Goldman: "Maybe he didn't want you there."
Lydon: "Gosh, I would't know." (sarcasm) "Far from me to say. He actually had the nerve to tell me 'That's what the Pistols are all about, and I had to tell him 'Ducky, I am what the Pistols are all about! You are not required anymore!' I just fail to see how going to a police state to see a failed bankrobber has anything to do with us. What's the connection?"
Goldman: "Another merchandising device?"
Lydon: "It never used to be a publicity gimmick when we started. I spent a year trying to stop his ridiculousness, that the others in the band agreed with. He cheated over that album, by the way. I did not want those singles on that album. I was the only one. I almost left at that time. And I didn't want the price to be so high, and it wouldn't have been if the singles weren't on it. See, I was the only one with these ideas, and they wouldn't tolerate it. 'No, we'll make more money like this... '"
Goldman: "Yet you've got that whole stack of new songs. Didn't you record any of them?"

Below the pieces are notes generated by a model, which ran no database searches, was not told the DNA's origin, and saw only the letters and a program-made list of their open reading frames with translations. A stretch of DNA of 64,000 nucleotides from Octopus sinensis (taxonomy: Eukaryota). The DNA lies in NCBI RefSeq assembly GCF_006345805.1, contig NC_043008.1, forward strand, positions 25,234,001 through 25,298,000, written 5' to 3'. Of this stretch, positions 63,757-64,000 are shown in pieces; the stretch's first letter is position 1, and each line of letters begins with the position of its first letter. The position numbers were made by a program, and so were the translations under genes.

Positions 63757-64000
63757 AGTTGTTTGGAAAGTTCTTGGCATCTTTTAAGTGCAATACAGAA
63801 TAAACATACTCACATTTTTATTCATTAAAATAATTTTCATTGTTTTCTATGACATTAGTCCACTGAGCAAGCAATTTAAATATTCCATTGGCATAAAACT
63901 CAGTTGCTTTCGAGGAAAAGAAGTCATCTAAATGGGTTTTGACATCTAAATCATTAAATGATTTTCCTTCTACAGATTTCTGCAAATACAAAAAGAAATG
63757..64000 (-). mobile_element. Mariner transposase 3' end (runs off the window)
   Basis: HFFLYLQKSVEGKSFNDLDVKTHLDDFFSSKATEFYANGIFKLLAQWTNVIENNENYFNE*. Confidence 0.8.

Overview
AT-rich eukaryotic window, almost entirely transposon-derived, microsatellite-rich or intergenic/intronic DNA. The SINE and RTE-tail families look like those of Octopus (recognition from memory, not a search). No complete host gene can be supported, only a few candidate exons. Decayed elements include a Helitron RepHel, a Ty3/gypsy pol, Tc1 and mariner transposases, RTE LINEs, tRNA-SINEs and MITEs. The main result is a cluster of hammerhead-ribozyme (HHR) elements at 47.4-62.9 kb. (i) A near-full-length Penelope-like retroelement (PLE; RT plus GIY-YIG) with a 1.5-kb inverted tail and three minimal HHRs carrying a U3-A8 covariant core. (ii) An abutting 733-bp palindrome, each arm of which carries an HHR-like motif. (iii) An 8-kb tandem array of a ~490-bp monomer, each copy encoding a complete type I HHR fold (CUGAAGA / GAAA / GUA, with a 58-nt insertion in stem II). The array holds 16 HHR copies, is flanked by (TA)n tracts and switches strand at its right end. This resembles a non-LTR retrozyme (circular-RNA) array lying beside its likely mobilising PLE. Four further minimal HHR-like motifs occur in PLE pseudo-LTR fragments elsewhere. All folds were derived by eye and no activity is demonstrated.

Lydon: "Nothing else was recorded."
Goldman: "Do you feel like you're living inside your 'Holidays In The Sun' song?"
Lydon: "This isn't a holiday. t's sunny, but I didn't come here to gloat and poke sticks at the peasants and leave litter on beaches and abuse everyone in sight, and go back with ridiculous snapshots and a suntan. I'll do what I want, always, regardless. The biggest obstacle I now face is popularity, which is an overwhelming obstacle. I have no scope, no freedom, every move is analysed, scrutinised, cut into a thousand pieces. But I am not a do-nothing person."
Next week: more JR in JA